As is discussed below, the important information that is needed to build the Rete network for a given rule is which objects are associated with each condition test of a rule, how many are unique, and whether the objects are negatively quantified. In particular, the quantity of objects involved in a given test node dictates whether the test node will be represented as a one-input node or a two-input node in the Rete network.

A high level block diagram of the transformation module 304 is shown in FIG. 6. As shown, transformation module 304 comprises a negation module 602, a disjunctive module 604, a construction module 606, an implicit condition module 608, and an optimization module 610. The operation of these modules is explained in connection with FIG. 7.

FIG. 7 is a block diagram showing at a high level the operation of the transformation module 304. As represented by an operational block 704 (this is called "handle not's"), transformation module 304 instructs CPU 202 to first examine each abstract syntax tree and to determine whether the rule is negated. If the rule is negated, transformation module 304 instructs CPU 202 to remove the negation. In the preferred embodiment, this is the first operation performed by transformation module 304. In transformation module 304, this operation is performed by negation module 602 (FIG. 6). It should be understood, however, that the operation shown by operational block 704 does not necessarily have to be the first operation performed by transformation module 304. However, if the negation is not addressed first, additional or nodes may be introduced and further processing would be required. Thus, the preferred embodiment would be to remove negation first. Other methods are intrinsically less efficient.

As represented by an operational block 706 (called "handle OR's"), transformation module 304 then instructs CPU 202 to re-examine each abstract syntax tree and convert rules that are expressed in disjunctive format into conjunctive normal form. This operation is performed by disjunctive module 604 (FIG. 6).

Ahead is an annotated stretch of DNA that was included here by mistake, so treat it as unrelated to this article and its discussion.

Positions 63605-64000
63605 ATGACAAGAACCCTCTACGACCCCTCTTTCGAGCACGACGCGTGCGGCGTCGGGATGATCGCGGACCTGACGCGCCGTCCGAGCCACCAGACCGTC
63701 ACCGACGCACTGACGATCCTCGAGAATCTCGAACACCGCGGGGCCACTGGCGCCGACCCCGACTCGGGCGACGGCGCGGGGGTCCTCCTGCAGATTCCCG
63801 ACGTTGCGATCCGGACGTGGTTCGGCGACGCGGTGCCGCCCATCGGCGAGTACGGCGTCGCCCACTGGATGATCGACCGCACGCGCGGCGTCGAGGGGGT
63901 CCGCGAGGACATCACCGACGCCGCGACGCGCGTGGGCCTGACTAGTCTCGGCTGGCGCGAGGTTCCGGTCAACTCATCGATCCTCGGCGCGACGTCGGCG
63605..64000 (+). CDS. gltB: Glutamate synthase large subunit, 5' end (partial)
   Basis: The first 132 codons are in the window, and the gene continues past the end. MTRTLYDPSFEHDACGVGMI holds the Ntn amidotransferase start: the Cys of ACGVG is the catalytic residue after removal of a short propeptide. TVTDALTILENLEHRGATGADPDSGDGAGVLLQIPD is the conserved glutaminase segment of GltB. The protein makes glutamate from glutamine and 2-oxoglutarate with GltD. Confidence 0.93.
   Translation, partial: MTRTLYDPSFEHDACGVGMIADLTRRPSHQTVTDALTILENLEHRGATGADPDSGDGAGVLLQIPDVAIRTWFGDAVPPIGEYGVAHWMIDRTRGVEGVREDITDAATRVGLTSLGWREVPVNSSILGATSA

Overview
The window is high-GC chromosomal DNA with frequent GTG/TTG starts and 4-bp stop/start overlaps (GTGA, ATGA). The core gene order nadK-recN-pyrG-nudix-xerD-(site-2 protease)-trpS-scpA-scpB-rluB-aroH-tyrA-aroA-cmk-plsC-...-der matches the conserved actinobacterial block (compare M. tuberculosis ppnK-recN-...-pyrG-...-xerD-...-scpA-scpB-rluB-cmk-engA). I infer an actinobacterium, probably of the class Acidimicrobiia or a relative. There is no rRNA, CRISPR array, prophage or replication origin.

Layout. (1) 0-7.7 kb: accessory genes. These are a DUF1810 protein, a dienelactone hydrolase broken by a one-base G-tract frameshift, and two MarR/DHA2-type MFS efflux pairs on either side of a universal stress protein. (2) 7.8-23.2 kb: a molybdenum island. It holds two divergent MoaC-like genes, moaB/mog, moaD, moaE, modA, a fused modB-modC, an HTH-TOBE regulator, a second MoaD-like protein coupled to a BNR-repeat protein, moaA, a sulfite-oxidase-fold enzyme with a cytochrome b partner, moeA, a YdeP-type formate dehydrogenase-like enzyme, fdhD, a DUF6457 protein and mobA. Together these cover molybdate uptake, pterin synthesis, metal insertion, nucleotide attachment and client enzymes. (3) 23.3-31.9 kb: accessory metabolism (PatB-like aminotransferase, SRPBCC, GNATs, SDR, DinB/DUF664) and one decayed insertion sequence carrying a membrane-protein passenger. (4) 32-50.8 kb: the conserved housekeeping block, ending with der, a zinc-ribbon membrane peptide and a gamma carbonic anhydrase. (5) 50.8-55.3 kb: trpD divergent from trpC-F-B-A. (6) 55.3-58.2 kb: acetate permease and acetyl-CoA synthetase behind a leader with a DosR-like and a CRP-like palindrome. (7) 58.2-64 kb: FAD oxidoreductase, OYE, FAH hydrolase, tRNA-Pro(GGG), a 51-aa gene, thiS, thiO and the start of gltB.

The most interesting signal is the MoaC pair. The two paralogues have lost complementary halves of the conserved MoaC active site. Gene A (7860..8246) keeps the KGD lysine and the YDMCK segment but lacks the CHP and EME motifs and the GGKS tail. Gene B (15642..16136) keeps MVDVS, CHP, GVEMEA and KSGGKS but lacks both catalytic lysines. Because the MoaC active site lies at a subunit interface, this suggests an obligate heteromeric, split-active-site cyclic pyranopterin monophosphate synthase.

In the preferred embodiment, the above disjunctive format operation is the second operation performed by transformation module 304. It should be understood, however, that the operation shown by operational block 706 does not necessarily have to be the second operation performed by transformation module 304. For example, the operation shown by operational block 706 could be the first operation followed by the operation shown by operational block 704. However, as discussed earlier, the preferred embodiment is to remove negation first.

The operations depicted by blocks 704 and 706 are preprocessing operations that take place prior to the building of the Rete network. These operations allow the user to express a given rule in a negated and/or disjunctive form. These operations are significant features of the present invention.

As represented by an operation block 708, transformation module 304 then instructs CPU 202 to build the Rete network of the present invention. Operational block 708 denotes the actual building process of the Rete network. This operation is performed by the construction module 606 (FIG. 6).

As represented by an operation block 710, module 304 then instructs CPU 202 to add implicit conditions, if they are necessary. Operational block 710 denotes the process of checking each object in the RHS of the rule to ensure that it is present on the LHS of the rule. This operation is performed by implicit condition module 608 (FIG. 6).

As represented by an operational block 712, transformation module 304 finally instructs CPU 202 to optimize the Rete network of the present invention. Operational block 712 denotes the process of reconstructing the Rete network so that a test which appears in two or more rules shares the same test node. This operation is performed by optimization module 610 (FIG. 6).

The structure of the transformation module 304 is now discussed. Note that negation module 602 is shown in expanded form in FIG. 8 (in addition to its general form in FIG. 6) . As shown, negation module 602 comprises a negation downward module 802, an elimination AND module 804, and an elimination OR module 806.